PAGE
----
When I first read through the posts already uploaded on the One-Star Reviews subreddit I laughed, and I became a little more convinced of value in the often un-loveable. When someone next to me in class also started to laugh while reading the reviews and we began to chat about them I was even more convinced. Basically, we’re using the internet to find possibly-fake value in real life things. And that’s so neat.

We often utilize e-lit to tackle tough subjects traditional literature wouldn’t allow an ideal platform for (i.e. the problem with celebrity, filter bubbles, growing up on a computer), here I see it working in a new light for the first time, bringing people together in real time and making them (literally) laugh out loud.

I love #e-lit, catch me on the next Netprov.


#8 The Grand Finale

For my final elit project I want to explore self-representation on Instagram. Not only the visuals, but also how cultural capital is valuable, but sometimes very hard to obtain.

My initial plan was to create an Instagram-persona, who “read” a lot of elit, but every time she wrote anything about it, what she wrote didn’t quite fit the piece. I wanted it to seem pretentious, but it turns out, I don’t really now what to write. The new plan is still “reviewing” elit, but I am trying a more fun approach now, where she barely read the cover sheet, but just scrolled through each piece. She might for example describe Soliloquy as “very minimalistic, and not having a lot of text” or Queerskins as “good that someone focuses on the issues with AIDS in Africa”.

The pictures will be a distraction from what is written in the caption. This is something I often see on Instagram. The more nudity, the less thoughtful content. My character could be anyone who wants a few extra virtual pats on the back, therefore she doesn’t have a face, or her face is never showed.

My elit piece might not get very text heavy, but I think of it more as a comic strip. I want people to think about those people they see, that read a new book every other day, while going to the theater several times a week, where they will have a glass of rosé, and all at the same time they have a full-time job. It seems too good to be true, right?

I think my difficulties throughout this project will be that I have to post something at least once a day for the next three weeks, and I’m not usually one that post a lot. I still need to figure out how or if there will be a story line. I think she might become aware that she seems very stupid, but then become more and more desperate to seem clever, but she doesn’t have the skill to do so, which just makes her seem more and more pretentious. But I am not really sure how to do this. I think I just need to jump into it head first and then I will make it up as go.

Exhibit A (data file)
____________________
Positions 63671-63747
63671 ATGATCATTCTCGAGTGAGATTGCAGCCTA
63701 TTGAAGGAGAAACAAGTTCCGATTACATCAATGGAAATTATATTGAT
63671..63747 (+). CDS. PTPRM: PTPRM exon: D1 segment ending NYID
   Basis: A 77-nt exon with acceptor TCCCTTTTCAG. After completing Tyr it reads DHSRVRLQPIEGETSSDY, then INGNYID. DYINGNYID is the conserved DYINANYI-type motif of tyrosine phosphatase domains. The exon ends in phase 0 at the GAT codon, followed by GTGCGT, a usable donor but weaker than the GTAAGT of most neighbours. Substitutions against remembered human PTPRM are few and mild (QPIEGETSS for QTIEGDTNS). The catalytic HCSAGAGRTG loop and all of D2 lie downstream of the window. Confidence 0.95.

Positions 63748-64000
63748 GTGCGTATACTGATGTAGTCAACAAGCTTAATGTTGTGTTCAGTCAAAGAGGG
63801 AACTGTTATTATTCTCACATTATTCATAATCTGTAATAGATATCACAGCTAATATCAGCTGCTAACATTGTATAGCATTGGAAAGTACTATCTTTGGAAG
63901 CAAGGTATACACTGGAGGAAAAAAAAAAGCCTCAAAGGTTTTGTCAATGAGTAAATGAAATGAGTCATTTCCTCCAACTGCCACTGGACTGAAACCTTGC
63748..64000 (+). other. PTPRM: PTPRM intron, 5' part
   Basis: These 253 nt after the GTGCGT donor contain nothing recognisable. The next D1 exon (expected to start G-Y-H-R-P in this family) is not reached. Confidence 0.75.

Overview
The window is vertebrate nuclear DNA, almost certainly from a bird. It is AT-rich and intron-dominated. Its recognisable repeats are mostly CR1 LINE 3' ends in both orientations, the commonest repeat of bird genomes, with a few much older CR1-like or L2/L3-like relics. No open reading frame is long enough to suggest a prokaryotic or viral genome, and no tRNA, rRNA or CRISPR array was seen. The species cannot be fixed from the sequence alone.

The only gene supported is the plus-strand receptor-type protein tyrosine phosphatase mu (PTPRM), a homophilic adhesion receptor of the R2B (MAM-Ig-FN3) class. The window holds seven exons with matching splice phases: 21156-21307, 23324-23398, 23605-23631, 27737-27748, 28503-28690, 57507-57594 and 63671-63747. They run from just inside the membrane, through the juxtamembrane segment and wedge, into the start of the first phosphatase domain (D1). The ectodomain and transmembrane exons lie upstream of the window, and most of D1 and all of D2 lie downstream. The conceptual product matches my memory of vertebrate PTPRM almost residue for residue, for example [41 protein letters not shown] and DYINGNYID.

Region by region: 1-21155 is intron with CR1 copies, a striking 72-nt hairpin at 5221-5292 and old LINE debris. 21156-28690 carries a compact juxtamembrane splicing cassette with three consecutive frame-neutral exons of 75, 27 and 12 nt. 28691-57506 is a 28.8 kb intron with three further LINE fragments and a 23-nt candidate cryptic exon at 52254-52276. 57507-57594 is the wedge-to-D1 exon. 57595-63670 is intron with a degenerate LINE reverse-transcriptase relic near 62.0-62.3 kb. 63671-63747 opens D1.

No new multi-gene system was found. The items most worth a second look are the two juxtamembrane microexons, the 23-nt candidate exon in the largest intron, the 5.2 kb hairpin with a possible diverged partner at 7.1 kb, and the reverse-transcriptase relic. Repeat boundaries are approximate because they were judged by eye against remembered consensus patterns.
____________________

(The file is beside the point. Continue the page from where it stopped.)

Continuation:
Follow me on @constance_lit (but like wait till tomorrow, then stuff should be happening).

 


VIII. One-Star-Reviews

Yes, I can’t believe it either: this is my final blog post for this class. My time in Bergen has flown by – nostalgia, here I come! But first, let’s take on one more topic. This week’s E-Lit brings me into a forum I have managed to avoid so far: Reddit. It is a whole new world that opens up the depths of the internet – but doesn’t that make it perfect for a netprov? Okay then, sign me up, I guess… Having never navigated the site, I did not find everything as obvious at first. The thing I struggled with the most was that I did not understand at first whether this was the only place to post, or whether the actual netproving would take place on the product sites themselves. But once I had a basic understanding, I did find some very funny reviews. So, I left my own review to this great product in the role of Dolly Fletcher, a middle-aged gadget lover with 2 kids:

“I love gadgets. Everything that makes my life a little easier is very welcome in my house. So, when I stumbled upon this little helper here, naturally I had to have it! I must say that I was not sure at first what to make of this amazing product – is it for cheese? For butter? For very buttery cheese? But now I can assure you – it is everything your heart desires. With one firm grip you can slice up whatever you can fit in there (being a little engineer myself, I had a lot of fun with bananas, very soft bread in small quantities and even soap). And the description does not lie – you really can cut an entire stick of butter in less than one minute! In fact, with a little practice I managed in only 43 seconds. Try that with an ordinary butter knife! All in all, this is a nice addition for my kitchen. Thumbs up!”

I feel like the basic idea of this netprov is great – it just might lack the right forum. The fact that it is based on reddit removes the illusion and makes it a sort of inside-joke among experienced netprovers. However, I should still put a disclaimer here: I might just have missed the point! Some of the interactions under the reviews make it clear that there are some very witty people behind the posts. I will keep an eye on how this develops.

Now, a few words on my personal E-Lit project. As always, I keep running into the same problem here: in my mind, everything works out perfectly – on my screen however, everything is a mess. Over the weekend, I have tried my luck with wordpress, but I must admit that I find it rather difficult. Finally, I got so frustrated that i went back to hand-coding everything with HTML and CSS. That also means that I haven’t got much to show in class… I just hope that I will have an epiphany in the next couple of days, because I’d really love to continue on my idea the way it is now.